There will be a Chicago 2016 news conference, that will likely include questions about how President Barack Obama is not yet scheduled to be in Denmark for the big announcement and how it could affect Chicago's bid.
President Obama has been a visible supporter of Chicago's Olympic bid, appearing on videos and attending a Daley Plaza rally last year before his election. Chicago's Olympic organizers hope to use his global influence early next month when the International Olympic Committee makes its decision on who will host the 2016 Games.
In recent years, personal pitches to the IOC by presidents an prime ministers have carried a lot of weight. At this point, a trip to Copenhagen to lobby for Chicago is not on the president's schedule, but it's not completely being ruled out.
"I think this country's bid is well represented and seems to be making progress," said Robert Gibbs, White House press secretary.
The White House will send Valerie Jarrett, reassuring IOC members that the city's bid has the full support of the federal government and the people of the United States.
"President Obama has done, I think, four different videos endorsing the bid. I know there have been letters and multiple calls that have been made. They established the Office of Olympics and Paralympics, which demonstrates their commitment going forward," said Larry Probst, U.S. Olympic Committee chairman.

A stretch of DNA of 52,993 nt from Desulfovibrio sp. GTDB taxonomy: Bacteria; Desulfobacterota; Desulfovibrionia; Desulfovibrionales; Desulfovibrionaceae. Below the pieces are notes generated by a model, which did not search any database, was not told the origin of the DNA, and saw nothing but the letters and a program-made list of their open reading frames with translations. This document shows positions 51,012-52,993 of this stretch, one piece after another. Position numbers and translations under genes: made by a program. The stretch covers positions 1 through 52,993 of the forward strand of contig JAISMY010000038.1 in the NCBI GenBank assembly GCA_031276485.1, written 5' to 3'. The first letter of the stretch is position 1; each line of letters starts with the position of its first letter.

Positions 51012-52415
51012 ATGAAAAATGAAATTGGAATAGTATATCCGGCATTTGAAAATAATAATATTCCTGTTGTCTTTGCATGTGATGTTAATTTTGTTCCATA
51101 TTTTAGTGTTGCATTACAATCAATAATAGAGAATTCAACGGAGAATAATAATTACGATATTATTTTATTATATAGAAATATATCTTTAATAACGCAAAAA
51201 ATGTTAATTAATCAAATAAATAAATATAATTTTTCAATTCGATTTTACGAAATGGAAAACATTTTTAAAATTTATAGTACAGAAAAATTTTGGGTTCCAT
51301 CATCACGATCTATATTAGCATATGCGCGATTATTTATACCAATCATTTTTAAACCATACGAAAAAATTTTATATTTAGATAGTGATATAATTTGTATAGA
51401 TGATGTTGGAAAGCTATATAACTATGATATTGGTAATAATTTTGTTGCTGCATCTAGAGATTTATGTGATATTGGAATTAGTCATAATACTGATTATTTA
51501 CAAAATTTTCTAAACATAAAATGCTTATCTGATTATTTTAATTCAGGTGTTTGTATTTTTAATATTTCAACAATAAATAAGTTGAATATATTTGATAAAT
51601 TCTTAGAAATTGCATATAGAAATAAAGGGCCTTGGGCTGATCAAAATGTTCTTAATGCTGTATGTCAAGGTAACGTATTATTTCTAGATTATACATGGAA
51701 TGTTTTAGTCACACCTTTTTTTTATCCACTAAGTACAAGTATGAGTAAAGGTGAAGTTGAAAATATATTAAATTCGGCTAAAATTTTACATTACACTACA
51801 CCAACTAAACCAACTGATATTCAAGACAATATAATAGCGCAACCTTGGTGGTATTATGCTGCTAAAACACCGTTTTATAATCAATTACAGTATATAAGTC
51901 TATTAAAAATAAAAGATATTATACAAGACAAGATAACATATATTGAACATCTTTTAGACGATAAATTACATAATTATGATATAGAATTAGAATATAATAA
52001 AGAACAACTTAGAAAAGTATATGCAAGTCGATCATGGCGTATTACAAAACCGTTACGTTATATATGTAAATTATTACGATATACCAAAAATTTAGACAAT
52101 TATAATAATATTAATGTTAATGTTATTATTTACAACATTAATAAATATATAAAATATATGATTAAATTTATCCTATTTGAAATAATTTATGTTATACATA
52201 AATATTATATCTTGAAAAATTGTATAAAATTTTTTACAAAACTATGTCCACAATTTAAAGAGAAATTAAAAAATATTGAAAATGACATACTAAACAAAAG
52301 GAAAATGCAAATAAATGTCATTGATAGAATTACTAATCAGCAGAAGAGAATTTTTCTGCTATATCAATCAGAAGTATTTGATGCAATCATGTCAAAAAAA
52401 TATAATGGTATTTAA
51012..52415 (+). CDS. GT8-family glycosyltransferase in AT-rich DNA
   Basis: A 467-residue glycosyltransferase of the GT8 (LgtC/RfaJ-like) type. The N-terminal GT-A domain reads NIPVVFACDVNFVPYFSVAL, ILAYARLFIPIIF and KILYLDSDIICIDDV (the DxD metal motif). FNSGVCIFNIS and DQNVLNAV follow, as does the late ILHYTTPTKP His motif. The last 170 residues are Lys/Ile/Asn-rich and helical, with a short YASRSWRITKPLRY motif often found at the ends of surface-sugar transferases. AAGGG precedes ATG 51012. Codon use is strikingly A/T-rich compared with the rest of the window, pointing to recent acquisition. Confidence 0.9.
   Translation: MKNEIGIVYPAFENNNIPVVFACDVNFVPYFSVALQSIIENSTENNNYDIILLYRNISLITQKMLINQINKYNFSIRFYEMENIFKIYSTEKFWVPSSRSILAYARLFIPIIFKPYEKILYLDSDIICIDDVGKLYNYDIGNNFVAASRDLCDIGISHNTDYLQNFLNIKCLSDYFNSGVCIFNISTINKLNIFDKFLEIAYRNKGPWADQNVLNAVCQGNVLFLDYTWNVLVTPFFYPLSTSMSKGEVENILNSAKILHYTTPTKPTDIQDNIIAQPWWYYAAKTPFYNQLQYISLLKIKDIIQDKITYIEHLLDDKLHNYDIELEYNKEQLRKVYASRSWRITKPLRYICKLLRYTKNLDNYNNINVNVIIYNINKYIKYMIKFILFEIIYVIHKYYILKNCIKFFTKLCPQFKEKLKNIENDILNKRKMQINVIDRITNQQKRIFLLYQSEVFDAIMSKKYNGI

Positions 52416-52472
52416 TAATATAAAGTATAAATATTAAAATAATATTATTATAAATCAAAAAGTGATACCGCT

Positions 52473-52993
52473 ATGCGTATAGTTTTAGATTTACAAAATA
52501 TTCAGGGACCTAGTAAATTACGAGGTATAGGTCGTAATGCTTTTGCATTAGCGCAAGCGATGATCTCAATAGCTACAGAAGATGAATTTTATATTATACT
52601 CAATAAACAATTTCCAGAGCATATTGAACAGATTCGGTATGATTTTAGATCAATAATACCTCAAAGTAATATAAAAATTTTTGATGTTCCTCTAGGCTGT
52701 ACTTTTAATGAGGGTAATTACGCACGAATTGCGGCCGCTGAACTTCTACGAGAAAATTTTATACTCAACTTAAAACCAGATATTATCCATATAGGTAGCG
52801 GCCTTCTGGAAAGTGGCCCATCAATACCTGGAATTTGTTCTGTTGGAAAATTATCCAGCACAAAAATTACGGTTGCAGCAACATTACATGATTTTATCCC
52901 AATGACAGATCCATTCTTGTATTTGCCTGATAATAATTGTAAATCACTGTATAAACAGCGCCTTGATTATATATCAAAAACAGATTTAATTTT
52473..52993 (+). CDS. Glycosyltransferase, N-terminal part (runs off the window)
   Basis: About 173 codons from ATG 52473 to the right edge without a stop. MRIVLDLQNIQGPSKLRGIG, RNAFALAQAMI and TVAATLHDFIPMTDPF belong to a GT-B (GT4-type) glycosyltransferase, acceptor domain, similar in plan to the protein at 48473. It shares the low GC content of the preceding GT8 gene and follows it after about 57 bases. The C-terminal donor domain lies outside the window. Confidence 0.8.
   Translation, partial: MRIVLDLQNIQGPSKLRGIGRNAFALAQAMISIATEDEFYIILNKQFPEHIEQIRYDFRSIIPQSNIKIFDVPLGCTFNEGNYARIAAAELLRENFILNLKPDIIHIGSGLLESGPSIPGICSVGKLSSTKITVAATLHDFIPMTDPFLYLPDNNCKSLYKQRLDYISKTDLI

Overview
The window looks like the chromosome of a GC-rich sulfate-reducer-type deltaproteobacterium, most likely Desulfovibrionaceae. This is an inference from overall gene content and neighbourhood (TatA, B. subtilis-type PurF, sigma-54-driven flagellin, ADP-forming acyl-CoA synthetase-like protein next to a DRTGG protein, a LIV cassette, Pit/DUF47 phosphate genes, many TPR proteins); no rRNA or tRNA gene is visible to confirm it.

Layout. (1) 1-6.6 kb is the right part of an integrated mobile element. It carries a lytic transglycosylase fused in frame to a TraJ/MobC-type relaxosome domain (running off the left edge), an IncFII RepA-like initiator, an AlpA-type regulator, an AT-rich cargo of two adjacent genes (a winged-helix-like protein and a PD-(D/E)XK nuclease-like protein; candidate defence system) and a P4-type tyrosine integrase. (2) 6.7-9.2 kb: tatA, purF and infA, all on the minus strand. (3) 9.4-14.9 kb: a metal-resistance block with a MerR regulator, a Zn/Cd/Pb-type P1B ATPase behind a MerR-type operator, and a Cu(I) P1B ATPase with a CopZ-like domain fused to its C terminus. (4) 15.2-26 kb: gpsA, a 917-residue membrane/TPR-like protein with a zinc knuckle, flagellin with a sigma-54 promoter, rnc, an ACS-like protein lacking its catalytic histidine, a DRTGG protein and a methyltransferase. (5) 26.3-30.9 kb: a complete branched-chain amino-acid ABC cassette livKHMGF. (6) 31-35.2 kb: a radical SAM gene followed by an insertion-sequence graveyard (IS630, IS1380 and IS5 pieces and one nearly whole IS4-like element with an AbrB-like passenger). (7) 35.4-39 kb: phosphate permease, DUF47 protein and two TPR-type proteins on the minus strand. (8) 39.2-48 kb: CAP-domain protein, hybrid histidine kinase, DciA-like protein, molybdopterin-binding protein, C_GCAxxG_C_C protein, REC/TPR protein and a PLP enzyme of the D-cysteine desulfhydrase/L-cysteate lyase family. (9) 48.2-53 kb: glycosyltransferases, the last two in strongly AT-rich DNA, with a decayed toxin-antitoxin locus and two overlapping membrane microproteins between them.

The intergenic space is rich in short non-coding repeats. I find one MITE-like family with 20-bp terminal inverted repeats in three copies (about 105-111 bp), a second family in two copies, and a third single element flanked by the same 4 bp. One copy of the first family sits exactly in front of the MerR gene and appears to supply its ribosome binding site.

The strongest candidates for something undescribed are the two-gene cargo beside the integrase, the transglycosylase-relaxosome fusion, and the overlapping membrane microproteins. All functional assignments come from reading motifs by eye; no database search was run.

The president will host Chicago's bid team and Olympians at the White House Wednesday.
IOC president Jacques Rogge said Thursday that the race between finalists Chicago, Madrid, Rio de Janeiro and Tokyo will likely be decided by "a couple of votes."
Many want President Obama to fight for Chicago's cause in Copenhagen on October 2 ,when the IOC will make the final decision, and believe a presidential appearance from the former Illinois senator will help secure the bid.
White House Press Secretary Robert Gibbs told reporters Thursday not to hold their breath right now.
"As far as the schedule I had seen, that was not planned," Gibbs said. "Obviously, I anticipate having representatives there."
White House senior advisor and fellow Chicagoan Jarrett also happens to be the vice chair of Chicago's bid committee.
"I think having had his support already has helped our bid. I think having him be part of our presentation has helped. We certainly have wanted him to be there if he can. But we think his support throughout the campaign is what is going to help us the most," said Patrick Sandusky, Chicago 2016 spokesman.
A White House official tells ABC News that the Obamas have their own event in mind stateside on how their can support their home town.
On Wednesday September 16, the president and first lady will be hosting an event with the White House Office of Olympic, Paralympic and Youth Sport and Chicago 2016 to help promote Chicago's bid for the Olympics, as well as help promote our commitment to healthy living and youth sport.
"There will be Olympic athletes and Paralympic athletes in attendance as well," and administration official says, "This event will help highlight the Obama administration's commitment to giving our nation's children every possible tool they need to grow, learn and succeed in life. A key part of this is increasing access to healthy, constructive activities like sports for our nation's children."
Olympic athletes will be visiting local schools in the morning, and then the president and the first lady at the White House in the afternoon.
However, pressure still remains on Obama to make a presidential appearance in Copenhagen to fight for Chicago.
The White House promised more details – specifically if the day of October 2 was being held open on the president's schedule in case Obama had to make a last-ditch effort and pitch for his city.
The leaders of Spain, Japan and Brazil have committed to being there in person on Oct. 2 to fight for their cities.